I’ve been concerned about the ham radio response to the Solar Eclispe QSO Party (SEQP). Though it’s only a few weeks away, the number of pre-registered stations was just two as of yesterday. Since then, the ARRL picked up the story and this evening the number has grown to 88 entries.
But surely we can do better than that?
I won’t be able to work the event because my wife and I are going to chase totality somewhere about 250 miles south of here.
And that could be the reason for the anemic response as many others will prefer to watch the eclipse rather than operate during the QSO party. But we can do much better than a hundred stations in this event.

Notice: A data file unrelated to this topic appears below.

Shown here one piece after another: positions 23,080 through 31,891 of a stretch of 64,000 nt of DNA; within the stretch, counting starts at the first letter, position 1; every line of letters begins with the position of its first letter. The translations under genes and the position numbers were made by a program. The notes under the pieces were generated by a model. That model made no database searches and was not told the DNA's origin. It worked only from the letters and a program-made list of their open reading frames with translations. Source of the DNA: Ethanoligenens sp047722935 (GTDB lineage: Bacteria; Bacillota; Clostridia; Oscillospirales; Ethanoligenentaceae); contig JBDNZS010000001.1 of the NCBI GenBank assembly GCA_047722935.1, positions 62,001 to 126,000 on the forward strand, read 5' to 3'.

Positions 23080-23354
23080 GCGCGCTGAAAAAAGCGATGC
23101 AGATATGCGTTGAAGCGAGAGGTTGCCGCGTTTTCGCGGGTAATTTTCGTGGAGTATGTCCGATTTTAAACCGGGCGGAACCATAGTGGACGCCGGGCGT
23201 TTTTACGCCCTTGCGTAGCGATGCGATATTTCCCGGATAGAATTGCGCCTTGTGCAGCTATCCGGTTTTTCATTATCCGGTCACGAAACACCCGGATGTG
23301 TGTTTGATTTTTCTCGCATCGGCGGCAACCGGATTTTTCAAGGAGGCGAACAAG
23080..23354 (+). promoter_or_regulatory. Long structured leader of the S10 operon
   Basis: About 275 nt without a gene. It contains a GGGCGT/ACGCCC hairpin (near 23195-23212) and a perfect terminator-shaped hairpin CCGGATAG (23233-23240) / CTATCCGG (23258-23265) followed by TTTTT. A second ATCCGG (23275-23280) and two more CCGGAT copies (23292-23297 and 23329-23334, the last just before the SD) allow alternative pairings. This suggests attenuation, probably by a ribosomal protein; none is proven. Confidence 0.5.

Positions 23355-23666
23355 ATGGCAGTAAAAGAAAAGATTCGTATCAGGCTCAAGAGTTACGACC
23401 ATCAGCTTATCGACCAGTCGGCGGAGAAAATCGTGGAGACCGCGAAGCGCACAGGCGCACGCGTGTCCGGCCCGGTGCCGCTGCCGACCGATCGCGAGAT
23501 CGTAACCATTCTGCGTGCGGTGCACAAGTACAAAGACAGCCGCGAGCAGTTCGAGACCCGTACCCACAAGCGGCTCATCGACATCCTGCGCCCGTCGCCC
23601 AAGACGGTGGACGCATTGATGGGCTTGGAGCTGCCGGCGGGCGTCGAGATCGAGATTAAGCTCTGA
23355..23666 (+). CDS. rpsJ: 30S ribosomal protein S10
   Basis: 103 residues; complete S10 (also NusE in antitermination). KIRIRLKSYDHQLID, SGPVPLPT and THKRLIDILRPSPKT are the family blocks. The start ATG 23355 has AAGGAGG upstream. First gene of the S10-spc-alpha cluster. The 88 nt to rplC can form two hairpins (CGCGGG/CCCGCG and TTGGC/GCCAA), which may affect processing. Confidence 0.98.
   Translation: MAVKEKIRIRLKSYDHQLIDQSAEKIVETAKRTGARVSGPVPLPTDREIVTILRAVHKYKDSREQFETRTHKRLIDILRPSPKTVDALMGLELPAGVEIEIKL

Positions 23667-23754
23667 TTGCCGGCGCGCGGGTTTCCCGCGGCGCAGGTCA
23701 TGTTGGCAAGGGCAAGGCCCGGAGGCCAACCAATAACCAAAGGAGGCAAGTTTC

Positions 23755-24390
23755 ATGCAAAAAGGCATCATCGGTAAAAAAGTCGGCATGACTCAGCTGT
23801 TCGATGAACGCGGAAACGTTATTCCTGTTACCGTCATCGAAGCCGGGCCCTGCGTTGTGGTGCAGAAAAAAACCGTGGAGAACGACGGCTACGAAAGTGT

It’s ham radio. It’s science. It’s an operating event.
The SEQP is a special operating event organized by the Ham Radio Science Citizen Investigation (HamSCI) to study ionospheric effects caused by the August 21, 2017 Total Solar Eclipse. During the SEQP, hams are asked to operate on the HF bands in a manner similar to contests or QSO parties.
Systems such as the Reverse Beacon Network, PSKReporter, WSPRNet, and participant logs will provide the QSO and spot data that will be used by researchers at the New Jersey Institute of Technology and Virginia Tech to study eclipse-induced ionospheric effects.